Archive for July, 2009

The posts that got away … No 6. More quinta botany

Sunday, July 12th, 2009

Some of the wildflowers on the quinta in late June/early July. Portuguese common names from Flora Digital de Portugal.

Jasione montana, Sheep's bit scabious

Jasione montana, Sheep’s bit scabious; Botão-azul; Baton-azul

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The posts that got away … No 5. Ripening fruit

Monday, July 6th, 2009

Ripening grapes

Grapes

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The posts that got away … No 4. Living water

Monday, July 6th, 2009

Waterfall on middle terrace

One of the greatest delights of living on the quinta so far has been our water. Not only does it taste delicious, and refreshes in subtle ways that tap water just doesn’t (forget the Heineken!), but after a couple of weeks of using it to wash with, the difference it makes to skin and hair are also very noticeable.

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The posts that got away … No 3. More quinta wildlife

Monday, July 6th, 2009

Butterflies everywhere, particularly the Iberian Marbled White (Melanargia lachesis) which is very numerous here. The butterflies dance in pairs around your feet as you walk the terraces. I also came across several Meadow Browns (Maniola jurtina), a Queen of Spain Fritillary (Issoria lathonia), a Red Admiral (Vanessa atalanta), a Peacock (Inachis io) and a Swallowtail (Papilio machaon).

Iberian Marbled White butterfly, Melanargia lachesis

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The posts that got away … No 2. Footwear and things not to do when working with big dods of wood

Sunday, July 5th, 2009
Don’t wear these

Crocs

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The posts that got away … No 1. Peaches

Sunday, July 5th, 2009

With all the intensity of work on the yurt platform in suspension now that we’re back in Scotland, there’s time to catch up on a handful of posts that there was neither time nor battery power to make while we were there.

First off, our first peaches! Harvested from a small tree on the bottom terrace.

Peaches

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So near and yet so far

Sunday, July 5th, 2009

I figured if I got an early enough start, timed it right to get the drill battery charged up at the café down in Benfeita (Luís having already generously offered use of the café’s electricity supply for charging all our stuff), and worked at it efficiently and quickly, I might just get the platform finished the day we had to leave for Scotland again. We weren’t getting the flight until 21:15 out of Porto, and Porto’s only 2 hours away, so …

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Help!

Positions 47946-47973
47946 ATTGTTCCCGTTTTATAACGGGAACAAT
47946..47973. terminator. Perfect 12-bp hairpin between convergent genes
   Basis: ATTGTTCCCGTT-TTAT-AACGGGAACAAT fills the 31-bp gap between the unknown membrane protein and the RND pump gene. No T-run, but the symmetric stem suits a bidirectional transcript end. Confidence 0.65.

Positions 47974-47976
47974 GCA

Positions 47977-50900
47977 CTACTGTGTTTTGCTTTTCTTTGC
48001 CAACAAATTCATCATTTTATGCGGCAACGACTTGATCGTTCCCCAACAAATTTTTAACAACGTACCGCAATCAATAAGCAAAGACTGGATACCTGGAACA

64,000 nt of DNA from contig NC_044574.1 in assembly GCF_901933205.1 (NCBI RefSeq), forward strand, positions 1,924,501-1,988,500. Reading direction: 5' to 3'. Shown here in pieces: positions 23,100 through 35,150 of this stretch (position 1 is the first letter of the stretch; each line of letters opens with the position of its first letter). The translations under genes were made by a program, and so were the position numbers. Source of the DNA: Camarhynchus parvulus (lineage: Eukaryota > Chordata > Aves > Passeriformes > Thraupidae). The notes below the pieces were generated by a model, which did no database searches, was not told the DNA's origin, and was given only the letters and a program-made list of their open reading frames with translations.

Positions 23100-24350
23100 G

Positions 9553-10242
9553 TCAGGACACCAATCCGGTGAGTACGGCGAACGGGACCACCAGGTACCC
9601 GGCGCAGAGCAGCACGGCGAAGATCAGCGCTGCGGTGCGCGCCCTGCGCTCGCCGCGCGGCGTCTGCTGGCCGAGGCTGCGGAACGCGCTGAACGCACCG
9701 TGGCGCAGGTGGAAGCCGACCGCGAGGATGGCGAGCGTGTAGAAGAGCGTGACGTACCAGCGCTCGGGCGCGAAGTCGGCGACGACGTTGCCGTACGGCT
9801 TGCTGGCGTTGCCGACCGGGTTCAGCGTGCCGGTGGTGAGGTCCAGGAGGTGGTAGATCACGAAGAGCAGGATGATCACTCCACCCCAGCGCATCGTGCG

Friday, July 3rd, 2009

We’d been on at Andy & Sophie to come and see our quinta since the day we shook hands on the deal last November. Somehow they were either always too busy, or we were. But this time it looked like it finally might happen. I’d texted to say there was a possibility I might have the platform ready for the yurt the day they were coming, but I wasn’t putting 2 and 2 together when I got a text from Andy to say 9 of them were arriving with lunch. Expecting only a social occasion, I was even thinking to myself “Damn, well I’ll not get much work done on the platform today then …”

I’d already realised I hadn’t made a big enough wastage allowance in my calculations, so had ordered up a dozen more lengths of flooring in the morning to collect from the woodyard in Coja at 4pm. This was going to eat into my construction time too.

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Floored

Friday, July 3rd, 2009

Yesterday I’d forgotten I’d had a rare brainstorm with the amazing good sense to pack a variety-pack of disposable batteries for emergencies. I remembered them this morning, in time to record the beginnings of the yurt platform floor laying. And one of the noggins …

The beginnings of the floor

A noggin

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Another good day's work

Wednesday, July 1st, 2009

Another great day for working with the weather being so conducive I’m having a hard time believing it. After decades in Scotland where the weather has an inate perversity and invariably ends up doing the exact opposite to what you’re hoping and praying it will, this is a rare treat.

There should be a photo, but the camera’s run out of batteries and the spares are flat (??? I’m sure I charged them before we left), but the yurt platform is now noggined! Thanks for the advice Rick. They make all the difference. Just a couple more to fit in the morning. Undersides of all the floorboards are all oiled and so am I. Caught the floorboards just in time. They’d been stacked one on top of each other to keep them flat, but in common with the speed that everything else grows in this climate, so does mould. The sawdust still coating the green timber boards was providing a fertile breeding ground for mildew as the boards sweated in the heat, so some of our flooring will have a slightly spalted look to it.

So we’re almost ready to go with laying the floor.